'It is pure rock and hard place stuff'

Steve Thomas, the man who leads and speaks for local government in Wales, is an expert at speaking the language of "quantum funding under pressure" and how "the interface between services needs to accelerate."

But he's also a man who knows how to speak the language of blunt. Today he'll be at conference and at it full pelt. He'll be in the company of local government leaders who fear that the Chancellor's spending review next week, and its impact on the Welsh Government's budget - and eventually theirs - is "the public expenditure equivalent of the nightmare before Christmas".

If George Osborne does cut Whitehall departmental budgets to the extent he's expected to, then the direct impact on the Welsh Government's share of public expenditure will be hit hard. Some things the Chancellor can cut without it directly affecting the block grant given to devolved governments, but it's been clear that for some time now that ministers in Cardiff have been preparing for the sort of cuts in Westminster that travel straight down the M4 and hit them hard.

If the Welsh budget is cut, what do they do?

They won't want to cut health, or education, or the sorts of things that are starting to get Carwyn Jones into just a little bit of trouble in the chamber. For years they've protected local government in Wales in a way that must be the envy of local authorities in England. There, councils have taken massive hits, the sort that has led to MPs being warned that some smaller councils - one just over the Severn Bridge - are facing financial collapse.

In Wales, local authorities know the Welsh Government has chosen to protect them. Their budget has gone up gone up 47% since 2003. It's going down now of course. The amount your local authority spends on you on average has fallen by 8.4% in real terms since it reached a peak in 2009/10.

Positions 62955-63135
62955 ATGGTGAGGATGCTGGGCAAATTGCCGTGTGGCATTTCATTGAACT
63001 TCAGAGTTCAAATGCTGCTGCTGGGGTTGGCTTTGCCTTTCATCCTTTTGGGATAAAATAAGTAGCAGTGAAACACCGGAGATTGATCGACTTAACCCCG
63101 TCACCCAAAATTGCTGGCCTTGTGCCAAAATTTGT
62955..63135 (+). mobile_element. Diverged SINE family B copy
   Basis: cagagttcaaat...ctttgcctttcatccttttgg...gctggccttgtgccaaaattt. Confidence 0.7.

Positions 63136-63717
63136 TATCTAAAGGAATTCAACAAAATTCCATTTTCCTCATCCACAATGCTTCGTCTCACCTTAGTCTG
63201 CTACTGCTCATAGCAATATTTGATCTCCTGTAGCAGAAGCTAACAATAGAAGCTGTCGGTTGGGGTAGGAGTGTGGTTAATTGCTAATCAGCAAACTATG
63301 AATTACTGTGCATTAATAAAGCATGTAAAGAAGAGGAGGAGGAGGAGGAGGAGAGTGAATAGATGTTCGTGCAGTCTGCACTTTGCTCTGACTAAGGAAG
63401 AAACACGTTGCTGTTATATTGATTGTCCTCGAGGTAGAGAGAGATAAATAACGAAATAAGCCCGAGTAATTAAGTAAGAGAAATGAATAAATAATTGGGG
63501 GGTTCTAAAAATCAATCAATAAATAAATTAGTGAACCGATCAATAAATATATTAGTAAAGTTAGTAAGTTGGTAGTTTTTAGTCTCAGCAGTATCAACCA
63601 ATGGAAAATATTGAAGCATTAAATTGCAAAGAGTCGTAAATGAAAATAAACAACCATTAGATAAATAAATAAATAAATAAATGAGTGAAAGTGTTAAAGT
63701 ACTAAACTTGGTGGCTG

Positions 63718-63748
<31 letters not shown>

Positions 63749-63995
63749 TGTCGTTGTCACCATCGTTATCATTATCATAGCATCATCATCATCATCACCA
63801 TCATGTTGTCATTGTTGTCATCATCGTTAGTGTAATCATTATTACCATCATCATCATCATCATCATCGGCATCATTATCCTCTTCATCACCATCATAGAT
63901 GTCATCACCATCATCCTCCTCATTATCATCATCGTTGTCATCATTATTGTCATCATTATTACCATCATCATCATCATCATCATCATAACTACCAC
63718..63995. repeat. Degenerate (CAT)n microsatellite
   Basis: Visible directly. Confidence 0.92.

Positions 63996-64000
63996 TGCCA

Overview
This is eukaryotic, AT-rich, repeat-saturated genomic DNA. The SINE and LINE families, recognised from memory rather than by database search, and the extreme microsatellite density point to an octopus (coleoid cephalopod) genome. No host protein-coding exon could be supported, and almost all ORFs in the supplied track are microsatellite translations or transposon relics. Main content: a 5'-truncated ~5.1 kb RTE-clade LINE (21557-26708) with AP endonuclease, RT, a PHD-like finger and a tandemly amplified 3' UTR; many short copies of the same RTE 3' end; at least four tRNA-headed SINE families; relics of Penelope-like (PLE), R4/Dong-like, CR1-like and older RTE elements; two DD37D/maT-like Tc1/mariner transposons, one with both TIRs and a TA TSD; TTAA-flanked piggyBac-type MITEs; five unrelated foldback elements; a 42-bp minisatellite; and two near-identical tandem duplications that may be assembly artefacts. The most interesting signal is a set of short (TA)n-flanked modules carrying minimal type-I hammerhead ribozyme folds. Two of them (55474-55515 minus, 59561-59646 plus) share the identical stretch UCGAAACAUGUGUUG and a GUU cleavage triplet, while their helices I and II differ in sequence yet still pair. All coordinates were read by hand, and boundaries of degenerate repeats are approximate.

No, we haven't had it half as bad as they've had it in England, says Mr Thomas. But on the other hands, we haven't done anything like as well as health. The amount spent on health has gone up 75% since 2003, he says. So if health is fighting to keep what they have, we're making the case for keeping what we have too.

He knows they won't manage it. But he also warns that if "England style cuts" are made to local authorities in Wales - "a game changer" is how he describes such a move - then just about everything that isn't a statutory service is in danger of being caught in what he again describes as "carnage".

"In England, in the first year of the cuts process in 2010-11, libraries were closed en masse, we saw leisure centres closed, we saw huge staff reductions across English local government - in total I think there's been around 230,000 job losses. That carnage continues".

Education and social services will have to be protected, have to be delivered. But libraries, leisure centres, transport, trading standards, environmental health? They're not in the same league.

So what then?

I'm leaving this job in ten days' time. The talk about the need for root and branch reform of Wales' twenty two local authorities has been around for all of that time, and some time before. Will that be what Paul Williams, the man now in charge of the Commission on Public Service Governance and Delivery will recommend?

Or will he hear the argument that says Wales' 22 local authorities are, rather appropriately, in a Catch 22 position? In other words, Wales can't afford the set up it has now but can't at this point afford to re-draw the map completely and create a different set up because that's complex and always costs money.

So again, what then?

That's where Steve Thomas' "interface between services" and the "need to accelerate" comes in.

The big one? Health and social care. If the Health Minister is going to succeed in his aim of stopping quite so many people getting to hospital in the first place, and getting those who are hospitalised out again quicker, he's going to need a social care system that's working better than ever. He's going to need a health and social care system that's working in tandem, not - Steve Thomas talking blunt again - "rubbing against each other".

There are, we hear regularly now, examples of good practice. But no-one who'll be at the Welsh Local Government Association conference this morning, waiting to hear from the new Local Government minister, Lesley Griffiths, will believe for one second that that is enough.

But we're back with our old problem. We can't afford to be where we are. We can't either, warns the WLGA, afford fundamental change at a time when everyone working in Wales' local authorities needs to be finding and making big cuts.

"You want to reorganise when public expenditure is going northwards, not southwards" says Steve Thomas. "If you can't ask people to take on service transformation AND merge with one or two neighbouring authorities. We've got to keep the ball on the pitch".

But a shake up? Yes. You won't, he says, find many voices in Welsh local government now who don't accept that it's high time for one of those. They just wish central government would get on with it.

This year's conference is being live tweeted - and as we all know, Twitter demands the language of blunt. The hashtag? #readyforashakeup

And you don't get much blunter than that.